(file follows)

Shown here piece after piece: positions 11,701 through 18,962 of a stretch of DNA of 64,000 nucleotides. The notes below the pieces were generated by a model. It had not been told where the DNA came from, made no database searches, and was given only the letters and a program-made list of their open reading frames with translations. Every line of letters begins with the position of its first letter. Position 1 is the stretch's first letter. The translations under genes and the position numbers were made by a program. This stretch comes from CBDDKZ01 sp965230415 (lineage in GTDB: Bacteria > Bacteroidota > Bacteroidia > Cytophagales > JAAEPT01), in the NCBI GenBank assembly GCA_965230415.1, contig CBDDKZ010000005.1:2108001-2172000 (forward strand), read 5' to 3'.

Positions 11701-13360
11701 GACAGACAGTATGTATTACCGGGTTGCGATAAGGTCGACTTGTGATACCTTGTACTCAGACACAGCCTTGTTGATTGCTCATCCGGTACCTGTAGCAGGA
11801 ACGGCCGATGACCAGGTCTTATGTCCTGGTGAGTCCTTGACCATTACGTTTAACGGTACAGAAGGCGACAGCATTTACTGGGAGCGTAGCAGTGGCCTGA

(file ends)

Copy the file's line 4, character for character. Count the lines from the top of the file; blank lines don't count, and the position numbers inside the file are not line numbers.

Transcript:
11801 ACGGCCGATGACCAGGTCTTATGTCCTGGTGAGTCCTTGACCATTACGTTTAACGGTACAGAAGGCGACAGCATTTACTGGGAGCGTAGCAGTGGCCTGA